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The cycling of typical marine organosulfur compounds in unexpected places (TODD_UBIO23ARIES)


   School of Biological Sciences

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  Prof Jon Todd, Dr B Miller  No more applications being accepted  Competition Funded PhD Project (Students Worldwide)

About the Project

Scientific background 

Dimethylsulfoniopropionate (DMSP) is known as a marine anti-stress compound made by marine algae and bacteria. It has key roles in global nutrient and sulfur cycling, signalling, and microbial DMSP catabolism releases climate-active gases (CAG), notably dimethylsulfide (DMS). However, DMSP is also produced by many terrestrial plants, including wheat that is farmed on >200 million hectares globally, and is found at appreciable levels in wheat rhizosphere samples.  

Little is known about microbial DMSP catabolism in terrestrial plant settings and key questions remain unanswered, e.g., what microbes degrade plant-made DMSP, which pathways do they use and what is their impact on CAG production?  

Methodology 

This multidisciplinary PhD will address these unknowns by working on wheat cropped in East Anglia. The individual will conduct a seasonal field-study of DMSP production and cycling on wheat plantations. DMSP production, accumulation, microbial catabolism and CAG flux will be investigated at the process (using e.g., gas chromatography and autonomous DMS sensors) and molecular (using e.g., RT-qPCR) levels in/from plant tissue and soils – to explore their environmental significance.  

To complement this process-led work, the PhD will conduct culture-dependent (isolation and characterisation of model organisms) and -independent microbiology (e.g., DNA-stable isotope probing) to identify microbes importing and catabolising DMSP as a nutrient in wheat samples, their biodiversity, the pathways used, the CAG liberated and how environmental changes impact these.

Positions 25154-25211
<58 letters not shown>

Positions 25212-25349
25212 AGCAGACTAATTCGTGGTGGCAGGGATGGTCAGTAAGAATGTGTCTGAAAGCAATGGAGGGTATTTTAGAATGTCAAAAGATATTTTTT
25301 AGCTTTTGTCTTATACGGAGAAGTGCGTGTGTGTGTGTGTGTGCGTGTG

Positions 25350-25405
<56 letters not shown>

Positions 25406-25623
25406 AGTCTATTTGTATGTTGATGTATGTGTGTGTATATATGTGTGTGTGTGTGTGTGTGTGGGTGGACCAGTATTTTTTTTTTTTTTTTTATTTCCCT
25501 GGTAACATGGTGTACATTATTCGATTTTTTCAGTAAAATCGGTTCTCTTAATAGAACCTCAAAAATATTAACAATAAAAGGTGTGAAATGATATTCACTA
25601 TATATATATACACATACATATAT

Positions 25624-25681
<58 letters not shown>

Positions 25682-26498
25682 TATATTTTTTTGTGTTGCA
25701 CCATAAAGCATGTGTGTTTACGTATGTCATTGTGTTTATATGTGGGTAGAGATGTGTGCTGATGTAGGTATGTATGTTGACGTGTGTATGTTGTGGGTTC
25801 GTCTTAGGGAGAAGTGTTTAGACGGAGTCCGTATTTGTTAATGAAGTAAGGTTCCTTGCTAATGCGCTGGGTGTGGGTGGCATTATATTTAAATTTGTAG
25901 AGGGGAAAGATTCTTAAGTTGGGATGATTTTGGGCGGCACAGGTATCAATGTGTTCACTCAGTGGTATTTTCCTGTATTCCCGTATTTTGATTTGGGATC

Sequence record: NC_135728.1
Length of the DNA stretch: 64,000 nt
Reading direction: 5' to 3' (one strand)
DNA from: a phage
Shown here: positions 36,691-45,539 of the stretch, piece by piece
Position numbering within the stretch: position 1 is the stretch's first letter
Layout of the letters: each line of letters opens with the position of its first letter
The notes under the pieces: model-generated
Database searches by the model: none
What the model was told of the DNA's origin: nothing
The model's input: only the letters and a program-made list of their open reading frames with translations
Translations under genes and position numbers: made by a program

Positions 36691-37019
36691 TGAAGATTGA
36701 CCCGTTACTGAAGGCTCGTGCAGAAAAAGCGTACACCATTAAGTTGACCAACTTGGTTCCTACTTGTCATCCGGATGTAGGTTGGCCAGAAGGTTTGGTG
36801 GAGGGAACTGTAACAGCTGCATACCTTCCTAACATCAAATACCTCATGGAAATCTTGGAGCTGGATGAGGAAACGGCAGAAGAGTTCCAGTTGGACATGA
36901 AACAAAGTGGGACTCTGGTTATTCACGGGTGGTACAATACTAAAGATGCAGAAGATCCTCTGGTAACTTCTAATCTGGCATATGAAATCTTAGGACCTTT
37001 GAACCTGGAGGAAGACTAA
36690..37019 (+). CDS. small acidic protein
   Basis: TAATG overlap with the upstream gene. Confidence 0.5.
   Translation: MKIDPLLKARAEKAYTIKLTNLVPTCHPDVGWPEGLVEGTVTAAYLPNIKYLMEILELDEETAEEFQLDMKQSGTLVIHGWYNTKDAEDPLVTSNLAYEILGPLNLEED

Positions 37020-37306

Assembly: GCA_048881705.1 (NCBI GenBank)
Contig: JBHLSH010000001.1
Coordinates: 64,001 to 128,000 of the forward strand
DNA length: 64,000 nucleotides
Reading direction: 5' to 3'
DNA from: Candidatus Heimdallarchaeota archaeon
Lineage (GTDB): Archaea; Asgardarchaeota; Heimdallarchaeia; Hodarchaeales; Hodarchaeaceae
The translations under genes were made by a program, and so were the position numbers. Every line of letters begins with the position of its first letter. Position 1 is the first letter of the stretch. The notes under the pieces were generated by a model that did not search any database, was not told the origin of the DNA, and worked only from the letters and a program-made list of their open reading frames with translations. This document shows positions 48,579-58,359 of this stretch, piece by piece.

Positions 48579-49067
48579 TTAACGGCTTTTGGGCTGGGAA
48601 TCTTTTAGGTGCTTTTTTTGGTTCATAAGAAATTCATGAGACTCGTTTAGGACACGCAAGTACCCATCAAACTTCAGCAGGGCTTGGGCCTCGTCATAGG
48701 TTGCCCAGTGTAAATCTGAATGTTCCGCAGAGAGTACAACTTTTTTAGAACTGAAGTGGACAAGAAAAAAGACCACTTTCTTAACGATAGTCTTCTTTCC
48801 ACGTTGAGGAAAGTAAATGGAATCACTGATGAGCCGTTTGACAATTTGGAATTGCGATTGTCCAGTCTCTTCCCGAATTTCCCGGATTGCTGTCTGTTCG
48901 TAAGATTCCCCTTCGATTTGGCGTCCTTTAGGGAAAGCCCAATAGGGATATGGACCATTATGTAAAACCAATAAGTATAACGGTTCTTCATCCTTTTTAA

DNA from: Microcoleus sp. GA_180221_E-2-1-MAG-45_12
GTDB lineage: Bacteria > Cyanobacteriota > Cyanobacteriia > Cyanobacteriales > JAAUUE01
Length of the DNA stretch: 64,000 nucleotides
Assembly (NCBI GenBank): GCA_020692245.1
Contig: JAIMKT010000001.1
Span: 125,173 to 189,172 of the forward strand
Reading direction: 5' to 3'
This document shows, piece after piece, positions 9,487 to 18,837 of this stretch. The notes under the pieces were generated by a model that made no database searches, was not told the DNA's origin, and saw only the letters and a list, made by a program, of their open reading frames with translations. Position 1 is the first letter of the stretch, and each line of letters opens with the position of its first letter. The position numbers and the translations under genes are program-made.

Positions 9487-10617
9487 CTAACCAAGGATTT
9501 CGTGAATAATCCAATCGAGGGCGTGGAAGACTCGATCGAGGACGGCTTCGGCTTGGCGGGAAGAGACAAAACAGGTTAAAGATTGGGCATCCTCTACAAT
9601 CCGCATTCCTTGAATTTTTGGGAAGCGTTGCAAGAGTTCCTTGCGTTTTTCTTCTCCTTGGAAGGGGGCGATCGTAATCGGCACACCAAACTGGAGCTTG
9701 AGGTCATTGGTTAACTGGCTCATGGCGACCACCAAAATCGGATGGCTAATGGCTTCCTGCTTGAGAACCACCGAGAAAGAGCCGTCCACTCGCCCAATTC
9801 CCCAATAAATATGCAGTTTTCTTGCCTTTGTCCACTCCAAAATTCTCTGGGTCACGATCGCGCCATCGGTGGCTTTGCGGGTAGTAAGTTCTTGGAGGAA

Finally, they will be encouraged to develop the project to their interests, e.g., to investigate any plant growth promoting effects of microbial isolates or novel DMSP cycling genes. 

Training 

You will join the productive and well-resourced teams of Todd and Miller at UEA, and Hopkins at PML; and will receive exceptional interdisciplinary training spanning DMSP biology, molecular ecology and microbiology, plant physiology, bioinformatics, analytical chemistry, fieldwork and in scientific writing and presentation. You will present your findings at weekly team meetings, (inter)national conferences, and in peer-reviewed scientific publications and your PhD thesis. 

Person specification  

We require a motivated and innovative individual keen to master a wide range of techniques within our team studying DMSP biology. You require a background in micro/biology and a degree. 

Acceptable first degree subject(s) Biological Sciences.

For more information on the supervisor for this project, please visit the UEA website www.uea.ac.uk

The start date is October 2023.


Funding Notes

This project has been shortlisted for funding by the ARIES NERC DTP. Successful candidates will be awarded a NERC studentship, which covers fees, stipend (£17,668 for 2022/23) and funding to support the doctoral research. Excellent applicants from quantitative disciplines may be considered for an additional three months’ studentship funding.

Unfortunately, no additional funding is available to assist with relocation or visa costs.

ARIES encourages applications from all, regardless of gender, ethnicity, disability, age, or sexual orientation. Academic qualifications are considered alongside relevant non-academic experience.

For further information, please visit www.aries-dtp.ac.uk

References

1 Todd JD, Rogers R, Li YG, Wexler M, Bond PL, Sun L, Curson ARJ, Malin G, Steinke M & Johnston AWB. (2007). Structural and regulatory genes required to make the gas dimethyl sulfide in bacteria. Science, 315 (5812): 666-669.
2 Curson ARJ, Todd, JD, Sullivan MJ and Johnston AWB (2011). Catabolism of dimethylsulfoniopropionate: microorganisms, enzymes and genes. Nature Reviews Microbiology, 9: 849-859.
3 Williams BT, Cowles K, Bermejo Martínez A, Curson ARJ, Zheng Y, Liu J, Newton-Payne S, Hind AJ, Li CY, Rivera PPL, Carrión O, Liu J, Spurgin LG, Brearley CA, Wagner Mackenzie B, Pinchbeck BJ, Peng M, Pratscher J, Zhang XH, Zhang YZ, Murrell JC & Todd JD. (2019). Nature Microbiology, 4 (11), 1815-1825.
4 Liu J, Xue CX, Wang J, Crombie AT, Carrión O, Johnston AWB, Murrell JC, Liu J, Zheng Y, Zhang XH & Todd JD. (2022). Oceanospirillales containing the DMSP lyase DddD are key utilisers of carbon from DMSP in coastal seawater. Microbiome 10 (1): 1-21.
5 Hopkins, F. E., Nightingale, P. D., Stephens, J. A., Moore, C. M., Richier, S., Cripps, G. L., & Archer, S. D. (2020). A meta-analysis of microcosm experiments shows that dimethyl sulfide (DMS) production in polar waters is insensitive to ocean acidification. Biogeosciences, 17(1): 163-186.
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